Contemporary art boomed once again, as Phillips de Pury & Company opened the season with a sale on Nov. 8 at its new headquarters at 450 Park Avenue in Midtown Manhattan. Including a special sale assembled by private dealer Philippe Ségalot entitled “Carte Blanche”—which took in $117 million—Phillips realized a total of $137 million, its
NEW YORK—Contemporary art boomed once again, as Phillips de Pury & Company opened the season with a sale on Nov. 8 at its new headquarters at 450 Park Avenue in Midtown Manhattan. Including a special sale assembled by private dealer Philippe Ségalot entitled “Carte Blanche”—which took in $117 million—Phillips realized a total of $137 million, its highest-ever result for an evening contemporary sale. Work by Felix Gonzalez-Torres, Cindy Sherman, Robert Morris and Rudolf Stingel, among others, set new records.
Chairman Simon de Pury called Carte Blanche a “milestone for a new type of auction,” adding, “I’m thrilled with what is the most successful auction in the history of the company and our greatest night ever.”
Some observers found the sale, which Ségalot not only curated but also advised buyers and bid at—sometimes even bidding against both his assistant and his business partner Frank Giraud—highly unusual. Ségalot further shared in a percentage of the buyers’ premium garnered by the sale.
Carte Blanche’s top lot was a seminal work by Andy Warhol, a black-and-white silk screen on canvas, Men in Her Life, 1962, showingElizabeth Taylor with her third husband, Mike Todd. The painting evoked many of Warhol’s major themes, according to the catalogue: “celebrity, wealth, scandal, sex, death, Hollywood, icons of American life.” Despite what some observers called a lofty estimate of $40 million/50 million, the work soared to a final price, with premium, of $63.4 million (it was hammered down at $56.5 million). This was the second-highest auction price for Warhol, after Green Car Crash (Green Burning Car I), 1963, which sold at Christie’s for $71.7 million in spring 2007 (ANL, 5/29/07).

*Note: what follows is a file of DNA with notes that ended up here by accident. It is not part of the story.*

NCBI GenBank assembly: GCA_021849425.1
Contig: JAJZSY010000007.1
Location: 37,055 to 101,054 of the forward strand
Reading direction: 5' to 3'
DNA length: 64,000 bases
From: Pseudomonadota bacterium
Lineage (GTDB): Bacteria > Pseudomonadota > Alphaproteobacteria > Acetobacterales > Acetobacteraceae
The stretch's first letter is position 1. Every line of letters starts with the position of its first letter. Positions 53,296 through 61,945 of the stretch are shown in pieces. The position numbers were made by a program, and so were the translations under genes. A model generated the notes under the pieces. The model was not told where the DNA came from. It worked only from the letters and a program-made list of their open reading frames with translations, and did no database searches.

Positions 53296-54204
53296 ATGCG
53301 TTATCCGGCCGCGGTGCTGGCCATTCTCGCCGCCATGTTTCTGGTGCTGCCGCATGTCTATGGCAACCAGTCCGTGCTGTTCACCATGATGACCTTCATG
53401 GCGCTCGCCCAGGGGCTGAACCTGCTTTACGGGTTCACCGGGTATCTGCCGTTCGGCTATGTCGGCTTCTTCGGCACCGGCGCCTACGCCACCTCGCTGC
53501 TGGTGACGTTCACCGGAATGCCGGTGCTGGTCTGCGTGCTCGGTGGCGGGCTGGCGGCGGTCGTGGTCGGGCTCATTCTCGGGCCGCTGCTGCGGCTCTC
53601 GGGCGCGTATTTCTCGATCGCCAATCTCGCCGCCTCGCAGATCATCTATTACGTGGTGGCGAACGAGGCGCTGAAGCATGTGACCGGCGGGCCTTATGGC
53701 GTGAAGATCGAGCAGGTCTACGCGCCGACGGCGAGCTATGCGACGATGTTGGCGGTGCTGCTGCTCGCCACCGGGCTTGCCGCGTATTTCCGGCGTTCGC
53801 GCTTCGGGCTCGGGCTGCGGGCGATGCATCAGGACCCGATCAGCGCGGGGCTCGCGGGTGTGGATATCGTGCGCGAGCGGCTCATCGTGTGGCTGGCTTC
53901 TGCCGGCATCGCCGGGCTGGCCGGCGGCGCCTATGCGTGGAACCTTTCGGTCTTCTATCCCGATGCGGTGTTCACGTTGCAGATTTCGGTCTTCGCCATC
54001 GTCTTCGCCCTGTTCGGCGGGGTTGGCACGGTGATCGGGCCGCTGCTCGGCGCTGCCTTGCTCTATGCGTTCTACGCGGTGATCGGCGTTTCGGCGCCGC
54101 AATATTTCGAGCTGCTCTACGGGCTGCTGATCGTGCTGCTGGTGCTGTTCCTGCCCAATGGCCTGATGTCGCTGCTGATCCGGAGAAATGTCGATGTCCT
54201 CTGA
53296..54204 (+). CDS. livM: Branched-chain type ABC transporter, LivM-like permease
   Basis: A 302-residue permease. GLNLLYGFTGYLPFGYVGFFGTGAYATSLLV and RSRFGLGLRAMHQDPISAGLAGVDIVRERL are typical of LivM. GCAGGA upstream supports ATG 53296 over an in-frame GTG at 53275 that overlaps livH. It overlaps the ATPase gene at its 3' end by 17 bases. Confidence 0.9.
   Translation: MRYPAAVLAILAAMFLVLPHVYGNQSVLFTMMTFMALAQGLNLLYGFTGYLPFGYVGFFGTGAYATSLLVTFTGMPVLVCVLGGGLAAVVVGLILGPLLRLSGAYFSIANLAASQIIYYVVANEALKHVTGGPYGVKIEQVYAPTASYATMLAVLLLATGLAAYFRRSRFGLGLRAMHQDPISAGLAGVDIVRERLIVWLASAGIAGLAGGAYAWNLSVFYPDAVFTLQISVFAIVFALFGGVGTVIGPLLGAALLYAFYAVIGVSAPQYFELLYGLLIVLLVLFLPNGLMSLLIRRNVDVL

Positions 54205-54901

The next-highest lot, Takashi Murakami’s Japanese anime-style sculpture of a leggy blond in high heels, Miss ko2, 1997, brought $6.8 million (estimate: $4 million/6 million).
Self-Portrait, 1982, by Jean-Michel Basquiat sold within estimate for $4.6 million (estimate: $4 million/6 million). And a record $4.5 million was paid for Felix Gonzalez-Torres’s installation Untitled (Portrait of Marcel Brient), 1992, a pile of hard candies, individually wrapped in blue cellophane, which viewers can partake of.
Thomas Schutte’s swirling, cast-aluminum sculpture Grosse Geist No. 16, 2000, leapt past its $1 million/1.5 million estimate to sell for $4 million. A new record for photographer Cindy Sherman was set when her color image Untitled #153, executed in 1985, sold for $2.8 million (estimate: $2 million/3 million).
Of 33 lots offered, just three, under 10 percent, did not sell. By value the sale realized 95 percent.
While Carte Blanche accounted for the bulk of the proceeds, Phillips’ regular evening sale brought in $19.9 million for 26 lots offered. Of these, 22, or 85 percent, were sold.
The top lot was Ed Ruscha’s acrylic on canvas Sex at Noon Taxes, 2002, depicting that palindrome superimposed on a snowy mountaintop. It sold for $4.3 million, compared with a $3 million/4 million estimate. Roy Lichtenstein’s Two Figures, Indian, 1979, oil and magna on canvas, was the second-highest lot, fetching $3.9 million against a $3 million/5 million estimate. Warhol also figured in the top lots here, with Mona Lisa, 1979, a purple silk screen, realizing just under $2 million ($1.986 million) on a $1 million/1.5 million estimate.
Maurizio Cattelan’s installation of two upside- down policemen, Frank and Jamie, 2002, sold for $1.6 million, clearing the high end of the $1 million/1.5 million estimate.